Why are nuclear power plants so expensive to build and operate?

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Advice across the board is that nuclear power plants take a really long time and cost a lot of money. They almost always go far over time and budget. And they’re expensive to operate. Why is that so?

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16 Answers

Anonymous 0 Comments

There’s a lot of different factors.

Some of them are inherent to the design and operation of nuclear plants. A nuclear plant is complicated and the design needs to be adapted to the specifics of the site. Then, once it’s built, you need to pay nuclear engineers to run it, who don’t exactly come cheap. The one thing that is cheap is the fuel, because you need so little of it compared to other power sources. There are also other considerations like security and disaster preparedness which have special concerns with nuclear power. Compare this to something like a field of solar panels: they’re modular, simple to install, and don’t need a team of engineers monitoring them around the clock.

However, extrinsic factors may be the biggest contributor to cost. In most countries, fossil fuels are heavily subsidized by the government because almost everybody needs them currently, and cheap fuel is good for the economy. This makes it cheaper to run fossil fuel plants than it otherwise would be, making nuclear less attractive. Moreover, nuclear faces regulatory and political challenges because people are afraid of it. Nuclear plants very rarely break, but when they do, they do so in a way that is very expensive to fix and clean up (this is a valid concern to some extent) and that people think will kill everyone (this is less a valid concern but it is a very persuasive one).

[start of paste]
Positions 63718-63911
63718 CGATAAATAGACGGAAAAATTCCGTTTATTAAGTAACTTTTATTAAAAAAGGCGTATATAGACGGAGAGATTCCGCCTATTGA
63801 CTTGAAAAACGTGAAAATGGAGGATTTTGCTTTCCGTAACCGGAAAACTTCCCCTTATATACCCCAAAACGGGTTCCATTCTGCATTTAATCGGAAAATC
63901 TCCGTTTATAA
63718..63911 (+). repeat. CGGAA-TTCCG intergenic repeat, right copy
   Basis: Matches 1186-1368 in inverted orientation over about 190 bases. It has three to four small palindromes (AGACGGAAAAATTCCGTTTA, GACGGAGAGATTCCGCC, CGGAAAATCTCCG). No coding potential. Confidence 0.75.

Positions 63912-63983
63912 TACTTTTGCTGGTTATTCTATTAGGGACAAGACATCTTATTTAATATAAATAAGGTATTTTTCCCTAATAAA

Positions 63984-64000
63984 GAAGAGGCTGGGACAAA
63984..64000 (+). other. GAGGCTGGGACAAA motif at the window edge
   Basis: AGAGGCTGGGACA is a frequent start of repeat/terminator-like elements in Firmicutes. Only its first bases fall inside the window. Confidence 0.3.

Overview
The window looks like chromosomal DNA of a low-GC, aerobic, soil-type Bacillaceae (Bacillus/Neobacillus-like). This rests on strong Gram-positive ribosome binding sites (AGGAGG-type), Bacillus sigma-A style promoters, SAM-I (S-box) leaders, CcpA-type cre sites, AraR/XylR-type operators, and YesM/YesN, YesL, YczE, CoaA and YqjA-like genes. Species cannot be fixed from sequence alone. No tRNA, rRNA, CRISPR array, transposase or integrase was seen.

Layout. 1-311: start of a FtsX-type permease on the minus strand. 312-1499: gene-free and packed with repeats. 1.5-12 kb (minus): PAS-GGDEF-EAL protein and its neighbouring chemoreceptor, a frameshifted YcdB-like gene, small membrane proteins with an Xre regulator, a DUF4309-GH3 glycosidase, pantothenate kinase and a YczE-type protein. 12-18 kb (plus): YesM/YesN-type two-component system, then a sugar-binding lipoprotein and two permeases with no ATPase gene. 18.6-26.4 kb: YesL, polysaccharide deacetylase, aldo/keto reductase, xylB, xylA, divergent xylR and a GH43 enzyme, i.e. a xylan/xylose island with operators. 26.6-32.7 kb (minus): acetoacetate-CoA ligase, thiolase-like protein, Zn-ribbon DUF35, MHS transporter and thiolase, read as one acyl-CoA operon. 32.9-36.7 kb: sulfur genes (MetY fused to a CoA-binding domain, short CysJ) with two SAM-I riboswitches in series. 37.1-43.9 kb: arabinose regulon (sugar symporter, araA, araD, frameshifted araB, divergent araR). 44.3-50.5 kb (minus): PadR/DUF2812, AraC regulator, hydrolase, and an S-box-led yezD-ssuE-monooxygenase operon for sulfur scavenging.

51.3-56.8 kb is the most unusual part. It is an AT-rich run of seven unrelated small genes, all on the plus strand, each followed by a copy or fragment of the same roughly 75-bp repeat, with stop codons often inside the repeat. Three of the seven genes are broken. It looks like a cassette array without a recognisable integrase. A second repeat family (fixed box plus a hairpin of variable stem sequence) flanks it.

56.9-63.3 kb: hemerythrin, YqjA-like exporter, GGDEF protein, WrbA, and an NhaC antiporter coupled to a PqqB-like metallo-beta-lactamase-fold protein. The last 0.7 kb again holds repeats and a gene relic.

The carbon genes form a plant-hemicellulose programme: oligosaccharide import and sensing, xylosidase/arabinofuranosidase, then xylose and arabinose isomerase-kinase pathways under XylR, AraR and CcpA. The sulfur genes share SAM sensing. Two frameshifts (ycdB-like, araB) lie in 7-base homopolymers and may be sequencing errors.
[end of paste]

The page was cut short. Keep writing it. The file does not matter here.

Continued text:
Finally there’s another issue: economy of scale. Things become cheaper to build as more of them get built, because it becomes more profitable for designers and builders and parts manufacturers to specialize in those things. Solar is quite cheap right now because lots of solar is getting built right now, and the inverse is also true, nuclear plants are more expensive to design and build because western countries haven’t designed and built very many lately

Anonymous 0 Comments

There are a ton of rules and regulations to build a nuclear power plant. Everthing has to be secured by redundant systems because a failure could be very fatal.

All these things cost extra in addition to the components that are also extremely expensive. There are not many companies that build nuclear reactors and so this stuff is pricey.

Anonymous 0 Comments

the largest benefactor is safety. nuclear powerplants nowadays are extremely safe because many precautions have been taken.

the problem is, is that those precautions cost buckets of money and large amounts of time to build/setup exactly for the reason that they need to be implemented correctly and safely.

nuclear power plant can be boiled down to a huge investement that costs practically nothing (for a government that is) for the rest of it’s lifespan after the initial first fase

It’s worth it in the long run when the plant is up and running because it is really inexpensive to operate/maintain a running nuclear power plant and they are able to be used for an (objectively) long time.

Anonymous 0 Comments

Simply speaking power generation is boiling water to create steam, which then spins a turbine.

Burning coal and gas is super easy to create the heat source. Anybody could do it. But Nuclear power is incredibly complex to harness nuclear reactions to create heat- the expertise to build and maintain it so it doesn’t fuck up and irradiate your country.

Anonymous 0 Comments

1. They are incredibly complicated. It takes a LOT to build a nuclear power plant that functions. It takes even more to build one that is safe and won’t kill everyone in a three state area. It’s very very hard to anticipate every tiny little thing, and in something as complex as a nuclear power plant if something doesn’t line up how you expect, it can have huge knock-on effects